Moldy washing machines lawsuit: The Supreme Court won’t hear the class-action case about Whirpool’s front-loading machines.

The Supreme Court’s Conservatives Had a Chance to Gut Class-Action Lawsuits Forever. Why Didn’t They Take It?

The Supreme Court’s Conservatives Had a Chance to Gut Class-Action Lawsuits Forever. Why Didn’t They Take It?

The law, lawyers, and the court.
Feb. 24 2014 11:21 AM

The Case of the Moldy Washing Machines, Again

The Supreme Court’s conservatives had a chance to gut class-action lawsuits forever. Why did they pass it up?

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Last spring, the Supreme Court vacated that ruling, as well as a similar one in the 6th Circuit, and sent the cases back to the appeals courts to reconsider in light of its decision last term in Comcast v. Behrend, one of the 5–4 rulings that has narrowed the grounds for certifying a class. In this second round, the 7th and 6th Circuits stuck with their original positions, again giving the cases a green light to proceed as class actions including all machine owners. “The basic question presented by the mold claim—are the machines defective in permitting mold to accumulate and generate noxious odors?—is common to the entire mold class, although damages are likely to vary across class members (the owners of the washing machines),” Posner wrote in his second decision. “A class action is the efficient procedure for litigation of a case such as this, a case involving a defect that may have imposed costs on tens of thousands of consumers, yet not a cost to any one of them large enough to justify the expense of an individual suit.”

This pair of rulings has infuriated the pro-business groups and the defense bar because they believe the Comcast decision warrants more curtailing of class actions than the 6th and 7th circuit allowed. To sweepingly discredit the class action, they’re pushing an analysis paid for by the U.S. Chamber of Commerce—the pro-business juggernaut. The law firm Mayer Brown looked at 148 class actions filed in federal court in 2009. Most were dismissed voluntarily by the lead plaintiffs, which could mean the class as a whole received nothing, or thrown out by the judge, or are still pending.  A third settled for the whole class, but Mayer Brown claims in those settlements “there is often little or no benefit for class members,” because only a small percentage of them received awards. That sounds bad. As the trusty Wall Street Journal editorial page put it, “The only beneficiaries of expanding the potential pool of class-action lawsuits are the plaintiffs attorneys—and their yacht builders.”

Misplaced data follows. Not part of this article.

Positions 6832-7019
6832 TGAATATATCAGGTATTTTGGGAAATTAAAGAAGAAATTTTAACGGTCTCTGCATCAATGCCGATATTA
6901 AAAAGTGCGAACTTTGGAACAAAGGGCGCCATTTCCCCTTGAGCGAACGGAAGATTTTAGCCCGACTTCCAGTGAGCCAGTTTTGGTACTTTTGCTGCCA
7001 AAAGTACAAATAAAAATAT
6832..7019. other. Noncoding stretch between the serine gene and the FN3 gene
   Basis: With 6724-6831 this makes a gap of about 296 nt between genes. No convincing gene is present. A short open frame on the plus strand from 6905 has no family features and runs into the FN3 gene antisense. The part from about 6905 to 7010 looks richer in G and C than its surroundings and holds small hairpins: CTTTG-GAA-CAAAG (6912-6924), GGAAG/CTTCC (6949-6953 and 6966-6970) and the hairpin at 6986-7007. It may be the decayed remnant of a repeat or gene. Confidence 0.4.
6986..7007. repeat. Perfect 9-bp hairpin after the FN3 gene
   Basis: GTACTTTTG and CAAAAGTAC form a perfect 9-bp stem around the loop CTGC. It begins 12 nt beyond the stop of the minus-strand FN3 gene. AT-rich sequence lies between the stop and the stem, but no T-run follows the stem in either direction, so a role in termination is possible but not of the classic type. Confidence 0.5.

But wait a second: Mayer Brown’s claim about the lack of benefit turns out to be based on only six cases. In the rest, the settlement terms weren’t disclosed. Also, if only one-third of the cases settled on behalf of the whole class, doesn’t that undercut the argument that businesses are constantly being forced to cave to meritless class actions?


Other studies show plenty of benefit for class action litigants. Studying 60 class actions in antitrust cases, University of San Francisco law professor Joshua Davis and University of Baltimore law professor Robert Lande found total awards of at least $33.8 billion and “an extremely strong deterrent effect” for anti-competitive practices. In a study it put out last month, the Consumer Financial Protection Bureau looked at eight class-action settlements since 2009, in cases involving financial transactions, and found payments of more than $350 million, not including attorneys’ fees or injunctive relief (promises to stop a particular practice). A couple of examples: A company accused of violating Missouri’s laws on payday loans paid $520,000, as well as allowing between $3.8 million and $9 million in debt forgiveness, to 10,400 people. In another case, in which Citibank was accused of illegally increasing interest rates on outstanding credit card balances retroactively, 12,500 people got more than $225,000.

The class actions that fight back against sharp loaning practices are truly in jeopardy, because of another Supreme Court ruling, AT&T v. Concepcion, which in 2011 found that when customers sign contracts, for everything from a payday loan to a phone plan, companies can bar them from bringing class actions in the fine print, even if state law says otherwise for purposes of consumer protection. One lawyer who brings class actions on behalf of consumers, Paul Bland of Public Justice, says that he’s never had a case settle quickly because of the size of the class “unless we had a company dead to rights.”* He estimates that most of his cases take at least five years. And his concern that the end game, for the companies, is “no class actions at all, forever, in any type of case.” Today, though, the Supreme Court calmed that fear. For how long, we’ll have to see.

Correction, Feb. 24, 2014: This article originally misidentified the organization Paul Bland works for. He is a lawyer at Public Justice, not Public Citizen. (Return.)